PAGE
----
This week on DITA we learnt about distant reading and text analysis and used various online tools to analyse ext.
Distant reading is a form of reading where instead of focusing on an in-depth analysis of one text, many texts are analysed together as a dataset to understand them all. Text analysis as a form of distant reading by analysing large amounts of text for frequency of words appearing, patterns within the text and how often they are used in a particular context. There are various tools that can be used in text analysis and in our lab we tried out just a few to generate text clouds and I did it with an Altmetric report on how often articles about Gender were tweeted in Library and Information Science..
The first one is Wordle which a simple word cloud generator. It gives people the option of changing visuals such as font and colour as well as the number of words used in the cloud. At the most it is only capable of generating a visual of the words
The next one was Many-Eyes, which offers people a few more ways to visualise data besides word clouds including pie charts and graphs. However as much as I wanted to have a word cloud of of this again, it took a long time to get it to visualise one without it crashing. In terms of abilities I find it pretty similar to wordle however with the added choice when it comes to forms of visualisation. It still searches through text by frequency of appearance or alphabetically.
The final one and my personal favourite is Voyant. Voyant not only generates a word cloud but also offers many tools such as editing stop words so you can exclude words that you feel are irrelevant as well as see the number of times each word appears in the text..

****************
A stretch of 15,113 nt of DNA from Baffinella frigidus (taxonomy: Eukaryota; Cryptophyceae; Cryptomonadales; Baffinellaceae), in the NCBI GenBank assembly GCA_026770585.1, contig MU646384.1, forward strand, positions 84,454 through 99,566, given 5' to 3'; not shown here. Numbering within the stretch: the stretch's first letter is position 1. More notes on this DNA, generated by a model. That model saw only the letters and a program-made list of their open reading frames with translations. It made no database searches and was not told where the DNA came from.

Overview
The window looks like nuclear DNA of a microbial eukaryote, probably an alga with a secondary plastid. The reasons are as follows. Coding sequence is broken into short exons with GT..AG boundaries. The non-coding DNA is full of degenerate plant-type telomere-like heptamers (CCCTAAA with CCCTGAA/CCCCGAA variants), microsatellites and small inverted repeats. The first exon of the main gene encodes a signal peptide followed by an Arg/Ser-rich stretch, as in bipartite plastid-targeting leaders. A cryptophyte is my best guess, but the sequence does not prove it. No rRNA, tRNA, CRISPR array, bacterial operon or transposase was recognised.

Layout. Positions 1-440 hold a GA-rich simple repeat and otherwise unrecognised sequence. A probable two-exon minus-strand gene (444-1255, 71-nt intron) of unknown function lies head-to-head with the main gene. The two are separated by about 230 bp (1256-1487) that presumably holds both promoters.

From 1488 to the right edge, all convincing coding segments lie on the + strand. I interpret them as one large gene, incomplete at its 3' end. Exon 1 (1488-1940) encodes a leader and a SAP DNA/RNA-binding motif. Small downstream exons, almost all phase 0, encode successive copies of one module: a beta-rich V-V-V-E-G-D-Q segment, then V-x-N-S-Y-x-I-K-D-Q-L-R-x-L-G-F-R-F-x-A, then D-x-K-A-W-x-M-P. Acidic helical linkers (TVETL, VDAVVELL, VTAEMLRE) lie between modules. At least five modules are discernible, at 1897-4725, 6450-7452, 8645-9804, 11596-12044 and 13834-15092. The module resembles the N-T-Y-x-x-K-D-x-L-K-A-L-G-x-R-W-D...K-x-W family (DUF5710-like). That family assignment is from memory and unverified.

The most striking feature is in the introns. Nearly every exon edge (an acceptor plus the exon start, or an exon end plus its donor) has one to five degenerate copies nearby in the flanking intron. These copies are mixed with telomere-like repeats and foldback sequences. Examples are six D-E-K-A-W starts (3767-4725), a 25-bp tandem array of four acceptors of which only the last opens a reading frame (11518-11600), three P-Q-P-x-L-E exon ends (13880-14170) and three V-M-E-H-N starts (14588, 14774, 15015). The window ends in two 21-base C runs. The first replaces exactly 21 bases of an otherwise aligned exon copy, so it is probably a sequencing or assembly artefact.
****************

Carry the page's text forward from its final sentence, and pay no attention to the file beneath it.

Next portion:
Not only that, the user is able to pick and observe specific words. For example if I wanted to know how often science is a subject in the tweets then it can highlight and show where they occurred in the text as well as the context of those words. It could also compare them with different words on a chart and I compared it with the Internet as a way to see how often they appear together and where. Overall it is an effective tool for more detailed text analysis compared to the other two.
This week on DITA we covered altmetrics, which measures the impact of articles and other scolarly documents. There are a few tools available to help understand and observe this impact and the one we used during lab was Almetric, which measures the amount of online attention an article and dataset (with a DOI) gets on social media platforms, literary review, news outlets and reference managers. This does this by using APIs and will track down the number of times it’s been referenced or linked by particular websites.
How Altmetrics work is that a person can view the number of times the blog had been linked in other sites, and would show which sites and readers it had been viewed from.
Altmetric compiles all the information on the attention received and gives a score based on the attention received. Each type of website that links the article is given a different weighting, Facebook being the lowest with 0.25 and news being the highest with a score of 8. Altmetric also will attempt to look into each mention when possible to gauge the importance of the source and how many people may reach it as well as any bias that they may have.
It also shows the demographic of the readers viewing the article, both by geography and by type of reader (member of the public, scientist, science communicators, practitioners). Type of readers is discovered by looking at keywords in their profile description and geographic location is found using geolocators.
From this I understand how altmetrics can benefit people who want to know more about the quality of the article or the reception it receives from the public. Unlike citations which only show which journals cite the article, altmetrics can show a greater view of the impact including page views, downloads and more.